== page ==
1. Make sure that you have someone in-house write the procedures for your business.

Research shows that we're more likely to distrust manuals written by outsiders. And why would you entrust such an important task to someone who doesn’t understand the intricacies of your organization? If you don't write the manuals yourself, you're on the fast-track to some very expensive paperweights.

2. Ensure that you’re using plain language in your SOPs.

Anyone should be able to understand your procedures. Don't assume jargon is automatically understood; take the time to explain key terms. You want to ensure that results are systems dependent, not people dependent.

Checklists with measurable results

Checklists have incredible power to reduce mistakes.

Standard Operating Procedures are essentially checklists with detailed instructions. However, you must make sure that your checklist is clear, accurate, and easy to follow.

Great checklists also produce measurable results. A recent study found that developing goal-based scenarios—tasks with stated objectives—help you reduce the learning curve of specific skills. In the early 1990s, Andersen Consulting successfully reduced the time and money spent on education and training employees for a hotel chain by introducing goal-based scenarios.

Remember that measurable results and goals are simple to execute and assess. A vague task like "promote article" provides no measurable results, but "tweet article to 15 influencers" gives you a set goal to achieve.

The Tools to Build Standard Operating Procedures

Traditionally, SOPs are documented in cumbersome manuals. You could make one of those with Word and a laser printer (and watch it gather dust), or you could use a lightweight documentation app to build a database of information.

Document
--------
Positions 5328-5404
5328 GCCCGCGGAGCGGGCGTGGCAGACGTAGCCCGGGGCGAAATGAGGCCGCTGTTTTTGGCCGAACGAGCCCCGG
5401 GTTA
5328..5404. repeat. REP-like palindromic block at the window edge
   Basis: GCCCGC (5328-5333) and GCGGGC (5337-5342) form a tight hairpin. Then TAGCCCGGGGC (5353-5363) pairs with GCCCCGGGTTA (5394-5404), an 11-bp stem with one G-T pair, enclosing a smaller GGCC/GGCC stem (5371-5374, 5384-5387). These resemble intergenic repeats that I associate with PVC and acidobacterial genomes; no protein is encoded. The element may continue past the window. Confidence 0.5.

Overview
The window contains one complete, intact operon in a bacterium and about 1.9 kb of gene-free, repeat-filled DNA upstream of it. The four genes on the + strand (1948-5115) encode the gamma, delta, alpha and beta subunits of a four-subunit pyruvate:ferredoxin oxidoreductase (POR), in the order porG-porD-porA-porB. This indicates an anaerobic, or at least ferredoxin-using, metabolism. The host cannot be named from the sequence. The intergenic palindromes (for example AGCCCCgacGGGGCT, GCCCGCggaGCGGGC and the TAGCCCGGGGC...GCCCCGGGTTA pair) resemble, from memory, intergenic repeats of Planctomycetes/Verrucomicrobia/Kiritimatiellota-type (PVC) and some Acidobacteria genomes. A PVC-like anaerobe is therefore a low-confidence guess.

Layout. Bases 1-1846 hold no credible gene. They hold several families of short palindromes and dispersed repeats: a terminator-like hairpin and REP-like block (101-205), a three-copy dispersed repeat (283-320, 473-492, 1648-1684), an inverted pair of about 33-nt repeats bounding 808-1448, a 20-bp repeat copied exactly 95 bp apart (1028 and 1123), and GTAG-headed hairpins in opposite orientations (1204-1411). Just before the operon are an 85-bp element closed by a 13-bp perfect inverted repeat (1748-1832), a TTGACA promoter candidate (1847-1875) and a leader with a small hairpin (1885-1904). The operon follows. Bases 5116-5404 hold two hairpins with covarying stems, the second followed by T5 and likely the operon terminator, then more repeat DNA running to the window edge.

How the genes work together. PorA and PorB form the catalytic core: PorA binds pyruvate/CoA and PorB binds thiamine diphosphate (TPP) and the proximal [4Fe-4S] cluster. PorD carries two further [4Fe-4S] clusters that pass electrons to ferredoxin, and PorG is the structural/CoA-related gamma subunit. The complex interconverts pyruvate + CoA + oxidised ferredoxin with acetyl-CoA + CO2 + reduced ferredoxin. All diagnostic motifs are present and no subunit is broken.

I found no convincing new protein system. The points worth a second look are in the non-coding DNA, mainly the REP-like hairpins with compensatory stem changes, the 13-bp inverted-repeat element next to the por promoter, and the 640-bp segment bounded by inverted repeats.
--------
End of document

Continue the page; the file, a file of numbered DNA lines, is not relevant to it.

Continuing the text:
Typically, you'll want your SOPs—along with organizational charts, instructions, and checklists—in one place. However, sometimes there's a better tool for the job, and it'll make more sense to make each on their own, perhaps with one document that brings everything together in one place.

Here are some great tools to help you build modern SOP documents:



SweetProcess is specifically designed for creating Standard Operating Procedures. You can use it to create all of the documents you need for your SOP, complete with detailed instructions, photos or screenshots, and checklists.

Here’s an example of Foundr Magazine's SOP in SweetProcess, detailing how to upload a new podcast episode:


You can create detailed step-by-step checklists for each task, with images, files, and links to other team resources. From there, you can assign them to a specific team members, and set due dates, prompting SweetProcess to send you reminder emails anytime a task is close to being due.

It's a modern take on SOPs—one that your team will actually want to use. You can try it free for 14 days; after that, it'll cost $39 per month for a business plan.

Process Street

process street

Detailed operating procedures need more than just a checklist—they need in-depth instructions with diagrams, videos, and companion files to make sure everything's understood. Process Street's checklists let you build this documentation alongside your checklists. Whenever you check off one step in your project, you'll see the next step and its companion documentation so you can dive right into the job.

Every checklist you make in Process Street is designed as a template, which you can re-create each time a process starts. Or, you can schedule workflows to automatically start on a schedule, to keep your team on track through monthly or weekly jobs. Each of those processes is organized on the Process Street dashboard so you can track how each thing is going at a glance.

Process Street is free to get started using—you can build unlimited checklists and share them with your entire team for free. Then, for $5/month per user, you'll get advanced permissions, API access, versioning, reports and more—everything you need to make your checklists a part of your business workflow.